Professor González earned his B.A. in political science with high distinction from the University of Michigan, and his J.D. from Yale Law School, where he was a senior editor of the Yale Law Journal. After graduation from law school, he earned an M.A. in political science from Stanford University, and practiced litigation and employment law at Orrick, Herrington and Sutcliffe in San Francisco. He joined the Rutgers faculty in 1997 and became a full professor in 2005.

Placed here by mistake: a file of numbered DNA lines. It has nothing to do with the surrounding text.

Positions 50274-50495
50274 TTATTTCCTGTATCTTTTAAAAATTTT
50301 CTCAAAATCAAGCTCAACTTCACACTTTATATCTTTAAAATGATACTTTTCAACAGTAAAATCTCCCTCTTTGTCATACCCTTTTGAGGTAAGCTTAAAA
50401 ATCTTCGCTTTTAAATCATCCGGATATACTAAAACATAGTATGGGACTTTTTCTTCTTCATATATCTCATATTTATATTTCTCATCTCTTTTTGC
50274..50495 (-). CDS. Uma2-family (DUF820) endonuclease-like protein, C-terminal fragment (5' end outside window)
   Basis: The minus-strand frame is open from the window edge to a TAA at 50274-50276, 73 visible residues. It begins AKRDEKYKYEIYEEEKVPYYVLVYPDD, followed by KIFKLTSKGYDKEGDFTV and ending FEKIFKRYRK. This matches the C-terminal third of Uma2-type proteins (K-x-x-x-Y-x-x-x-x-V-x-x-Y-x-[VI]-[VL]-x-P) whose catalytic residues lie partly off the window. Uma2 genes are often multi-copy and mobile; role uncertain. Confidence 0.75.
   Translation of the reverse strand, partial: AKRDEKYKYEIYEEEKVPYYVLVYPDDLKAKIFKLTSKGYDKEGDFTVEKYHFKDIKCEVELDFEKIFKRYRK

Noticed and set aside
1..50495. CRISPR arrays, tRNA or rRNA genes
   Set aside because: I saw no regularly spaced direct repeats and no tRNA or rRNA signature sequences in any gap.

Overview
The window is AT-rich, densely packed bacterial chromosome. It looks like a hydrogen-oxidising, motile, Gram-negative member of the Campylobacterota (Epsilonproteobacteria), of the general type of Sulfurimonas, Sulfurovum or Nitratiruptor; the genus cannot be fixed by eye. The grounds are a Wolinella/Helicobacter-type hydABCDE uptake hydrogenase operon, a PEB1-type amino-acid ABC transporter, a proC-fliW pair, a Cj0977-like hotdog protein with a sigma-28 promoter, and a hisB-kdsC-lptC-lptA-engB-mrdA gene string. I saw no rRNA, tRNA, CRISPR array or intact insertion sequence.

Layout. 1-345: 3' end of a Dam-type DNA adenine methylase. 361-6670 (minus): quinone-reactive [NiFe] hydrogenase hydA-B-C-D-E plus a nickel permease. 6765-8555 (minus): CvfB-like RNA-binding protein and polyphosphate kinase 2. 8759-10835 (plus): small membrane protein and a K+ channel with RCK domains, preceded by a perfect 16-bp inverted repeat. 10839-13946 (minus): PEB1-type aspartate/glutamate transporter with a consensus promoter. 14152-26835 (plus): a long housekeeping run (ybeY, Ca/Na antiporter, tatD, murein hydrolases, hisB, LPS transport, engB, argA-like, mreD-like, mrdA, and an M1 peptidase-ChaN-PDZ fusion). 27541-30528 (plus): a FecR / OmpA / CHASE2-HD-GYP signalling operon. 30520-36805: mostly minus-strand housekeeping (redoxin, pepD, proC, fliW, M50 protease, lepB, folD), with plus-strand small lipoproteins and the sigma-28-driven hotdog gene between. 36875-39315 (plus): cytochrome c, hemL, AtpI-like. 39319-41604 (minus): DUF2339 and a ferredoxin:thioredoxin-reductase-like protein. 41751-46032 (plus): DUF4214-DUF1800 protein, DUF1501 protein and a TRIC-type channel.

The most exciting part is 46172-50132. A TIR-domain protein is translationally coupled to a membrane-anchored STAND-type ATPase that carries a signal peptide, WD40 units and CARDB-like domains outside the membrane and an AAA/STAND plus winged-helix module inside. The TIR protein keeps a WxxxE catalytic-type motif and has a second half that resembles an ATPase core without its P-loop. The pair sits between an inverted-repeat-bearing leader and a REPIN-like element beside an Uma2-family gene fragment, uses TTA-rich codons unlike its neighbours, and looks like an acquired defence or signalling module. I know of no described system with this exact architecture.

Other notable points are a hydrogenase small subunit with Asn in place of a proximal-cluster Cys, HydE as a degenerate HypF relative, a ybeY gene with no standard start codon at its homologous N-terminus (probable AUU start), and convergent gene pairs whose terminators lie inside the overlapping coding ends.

Professor González’s current research interests include statutory interpretation, Article I legislative powers, federalism, and methods for mediating conflict between legal norms. His publications include “Trumps, Inversions, Balancing, Presumptions, Institution Prompting, and Interpretive Canons: New Ways for Adjudicating Conflicts Between Legal Norms” in the Santa Clara Review (2005), “Representing Structures Through Which We The People Ratify Constitutions: The Troubling Original Understanding of the Constitution’s Ratification Clauses” in the UC Davis Law Review (2005), and “Turning Unambiguous Statutory Materials into Ambiguous Statutes: Ordering Principles, Avoidance, and Transparent Justification in Cases of Interpretive Choice” in the Duke Law Journal (2011).